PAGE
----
After reading this breakdown of how many calories and how much sodium the most popular ordering options pack, I may stretch out the gaps between my visits even longer. I’m pretty sure that even though I subtract the beans from my carnitas burrito, between that half-cup of guac I have them throw on and the bag of chips I usually down with it, I’m in the 2000 calorie range.

I hate it when we things we fear are confirmed.

At Chipotle, How Many Calories Do People Really Eat?

This is a super cool, very detailed, and lengthy look inside how The New York Times is produced and distributed each day.

How The New York Times Works

Some more SNL stuff.

First, there may be no greater expert on the show’s history than critic Tom Shales. He offered up some thoughts about the show’s anniversary over the weekend. And, as seems required, he rips Chevy a lot.

Comedy Mountain: 40 Years of ‘Saturday Night Live’

And I just found this earlier today. It’s a collection of sketches that probably got zero consideration for inclusion in Sunday’s anniversary show, but are worth watching. I watched a few and will likely run through and watch some more shortly.

40 Less-Iconic ‘SNL’ Sketches That We Love Anyway

As we argue about vaccines, climate change, and other scientific matters, those of us on one side of the debate wonder how the hell people can put their heads in the sand and ignore what seems perfectly reasonable to us.

National Geographic tries to determine why so many people have a hard time accepting science.

Why Do Many Reasonable People Doubt Science?

And finally, a pretty fantastic interview/profile of Kobe Bryant. Quite simply there’s never been anyone quite like him, not just in the NBA, but in all of American professional sports. I can’t think of anyone else who was the clear best player in his sport for close to a decade, but was also so polarizing and simply did not give a fuck.

Kobe Bryant Will Always Be an All-Star of Talking

Friday Vid

“Turn Me Up” – Twin Shadow
I’ve listened to a little of Twin Shadow’s music over the years. There’s a growing buzz for his next album, which will come out in March. Based on this performance on Letterman, and a quick listen to the three tracks available on Rdio, I’m really looking forward to it, too.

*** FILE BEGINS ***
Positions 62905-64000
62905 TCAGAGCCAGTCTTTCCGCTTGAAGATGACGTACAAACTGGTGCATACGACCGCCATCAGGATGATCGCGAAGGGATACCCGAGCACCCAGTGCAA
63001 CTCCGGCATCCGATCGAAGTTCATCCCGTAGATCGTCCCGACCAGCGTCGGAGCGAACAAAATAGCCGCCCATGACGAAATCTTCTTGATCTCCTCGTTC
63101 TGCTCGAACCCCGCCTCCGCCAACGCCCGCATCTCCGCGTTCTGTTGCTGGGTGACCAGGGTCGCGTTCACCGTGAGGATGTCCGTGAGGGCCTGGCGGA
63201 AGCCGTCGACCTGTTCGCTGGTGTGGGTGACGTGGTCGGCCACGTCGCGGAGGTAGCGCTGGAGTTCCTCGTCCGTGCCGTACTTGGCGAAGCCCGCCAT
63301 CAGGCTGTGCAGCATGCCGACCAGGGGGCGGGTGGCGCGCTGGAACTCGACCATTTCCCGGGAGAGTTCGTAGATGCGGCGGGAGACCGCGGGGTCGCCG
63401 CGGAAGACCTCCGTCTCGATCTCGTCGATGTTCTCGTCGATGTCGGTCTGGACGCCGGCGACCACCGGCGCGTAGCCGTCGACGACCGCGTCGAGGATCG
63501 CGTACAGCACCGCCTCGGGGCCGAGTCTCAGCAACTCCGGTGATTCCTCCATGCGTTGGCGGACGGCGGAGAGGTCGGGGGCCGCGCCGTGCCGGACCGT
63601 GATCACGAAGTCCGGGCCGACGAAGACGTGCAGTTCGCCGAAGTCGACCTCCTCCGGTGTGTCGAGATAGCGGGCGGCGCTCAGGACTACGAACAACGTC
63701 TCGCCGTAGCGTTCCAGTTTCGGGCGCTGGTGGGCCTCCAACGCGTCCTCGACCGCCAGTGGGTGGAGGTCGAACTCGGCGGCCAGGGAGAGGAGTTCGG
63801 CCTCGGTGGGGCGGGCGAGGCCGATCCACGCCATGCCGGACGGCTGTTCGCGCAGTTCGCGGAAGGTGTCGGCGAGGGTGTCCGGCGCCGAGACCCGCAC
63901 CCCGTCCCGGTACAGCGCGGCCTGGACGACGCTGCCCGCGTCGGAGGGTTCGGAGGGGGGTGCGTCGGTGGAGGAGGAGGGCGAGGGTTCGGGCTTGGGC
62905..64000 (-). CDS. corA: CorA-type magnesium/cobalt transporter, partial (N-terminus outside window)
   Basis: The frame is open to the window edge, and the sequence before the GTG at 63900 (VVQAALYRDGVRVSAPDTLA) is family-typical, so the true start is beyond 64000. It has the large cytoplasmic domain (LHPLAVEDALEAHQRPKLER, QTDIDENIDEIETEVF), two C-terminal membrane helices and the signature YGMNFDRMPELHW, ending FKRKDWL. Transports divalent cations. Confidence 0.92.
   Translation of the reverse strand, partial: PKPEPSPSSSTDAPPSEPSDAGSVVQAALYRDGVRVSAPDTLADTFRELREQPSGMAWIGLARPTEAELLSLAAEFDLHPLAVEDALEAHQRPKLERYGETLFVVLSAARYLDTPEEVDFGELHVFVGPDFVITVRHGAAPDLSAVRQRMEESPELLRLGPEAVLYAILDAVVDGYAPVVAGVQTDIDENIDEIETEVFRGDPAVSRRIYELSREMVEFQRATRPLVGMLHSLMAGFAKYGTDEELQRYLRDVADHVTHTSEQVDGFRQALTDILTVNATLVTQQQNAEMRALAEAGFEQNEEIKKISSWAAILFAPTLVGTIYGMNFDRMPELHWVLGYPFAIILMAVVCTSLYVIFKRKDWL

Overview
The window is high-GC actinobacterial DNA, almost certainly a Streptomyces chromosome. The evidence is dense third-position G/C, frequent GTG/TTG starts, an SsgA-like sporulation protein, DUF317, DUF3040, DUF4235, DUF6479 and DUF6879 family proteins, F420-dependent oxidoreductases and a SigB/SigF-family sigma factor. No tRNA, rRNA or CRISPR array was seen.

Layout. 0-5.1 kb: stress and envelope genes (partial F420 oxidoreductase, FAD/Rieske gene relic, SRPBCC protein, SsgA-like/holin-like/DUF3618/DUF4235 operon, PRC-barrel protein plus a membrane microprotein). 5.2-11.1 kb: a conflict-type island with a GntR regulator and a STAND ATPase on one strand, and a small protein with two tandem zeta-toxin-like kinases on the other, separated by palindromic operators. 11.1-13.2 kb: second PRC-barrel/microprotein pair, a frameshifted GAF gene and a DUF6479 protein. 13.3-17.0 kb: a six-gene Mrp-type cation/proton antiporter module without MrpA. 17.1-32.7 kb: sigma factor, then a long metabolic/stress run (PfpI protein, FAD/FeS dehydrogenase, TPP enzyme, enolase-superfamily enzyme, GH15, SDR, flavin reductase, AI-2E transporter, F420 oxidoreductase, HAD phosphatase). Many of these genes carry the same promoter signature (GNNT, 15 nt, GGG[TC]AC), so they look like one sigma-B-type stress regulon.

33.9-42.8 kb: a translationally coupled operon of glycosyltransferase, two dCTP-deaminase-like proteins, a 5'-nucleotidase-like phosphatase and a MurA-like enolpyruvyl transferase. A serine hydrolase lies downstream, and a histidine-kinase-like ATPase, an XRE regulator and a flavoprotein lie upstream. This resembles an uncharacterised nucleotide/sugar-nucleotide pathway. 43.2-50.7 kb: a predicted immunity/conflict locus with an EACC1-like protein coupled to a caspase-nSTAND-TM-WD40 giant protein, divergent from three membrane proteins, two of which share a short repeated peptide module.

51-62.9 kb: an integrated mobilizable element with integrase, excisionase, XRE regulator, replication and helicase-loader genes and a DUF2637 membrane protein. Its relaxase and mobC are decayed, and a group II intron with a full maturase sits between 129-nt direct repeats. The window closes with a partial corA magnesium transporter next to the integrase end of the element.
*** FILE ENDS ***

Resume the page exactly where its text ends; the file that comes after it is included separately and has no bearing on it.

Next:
I think it is odd, though, that so many people have said this song makes them think of Prince. It doesn’t sound anything like a Prince song to me. Just because a black man mixes R&B and rock and plays some nasty guitar does not mean you have to compare him to Prince.

Exceptionally Hot Sports Takes

At last check, the wind chill was still –12. That’s at about 1:30 pm on February 19. Stupid.

So the perfect time for some ultra hot sports takes.

Like any Midwesterner worth his salt, I despise the endless hype for the Duke-North Carolina rivalry.

But, holy crap, was last night’s game fantastic.

I switched by early and saw Duke was up big. When I checked again, deep into the second half, Carolina had just taken their first lead of the game. Over the next 3–4 minutes, Carolina just about ran Duke out of Cameron Indoor Stadium. They were getting stops and defensive rebounds and turning those into quick scores on the other end. Once, off a missed free throw, they threw an outlet pass to mid court then had two guys under the rim waiting for a pass. Roy’s teams have always been able to run.

Carolina was +7 with right around 2:00 to play. Then Jahlil Okafor and Tyus Jones took over. Okafor scored some big man points down low. Jones abused whoever was guarding him for crazy drives to the rim.


In OT, there was about a 90 minute sequence that was sublime. Up-and-down, 1980s-style basketball. Layups answered by layups. Long outlet passes. Just breathtaking basketball.

And then bad Roy caught with good Roy. Despite two horrendous possessions with the ball in the final minute, he refused to call timeouts to set something up. Thanks to his obstinance, the Tar Heels had the ball down three with nine seconds to play. He called two time outs in those final seconds and got one point out of it.

But here’s the thing: if Quinn Cook, a 90+ percent free throw shooter, hadn’t missed two free throws in the final 20 seconds, Roy never gets a chance to use those timeouts to try to get a tying/winning basket. When he really needed the time outs, he sat on them. When they were of marginal use, he called two.

He was lucky Cook’s misses gave the Tar Heels one last chance. It could have easily been a five-point game on Carolina’s final possession.

I checked the RPI results earlier and saw that, even with their fifth loss of the year Monday night, KU has moved back ahead of Kentucky in that ranking system. Which means there are people complaining about the RPI. Not just in Kentucky.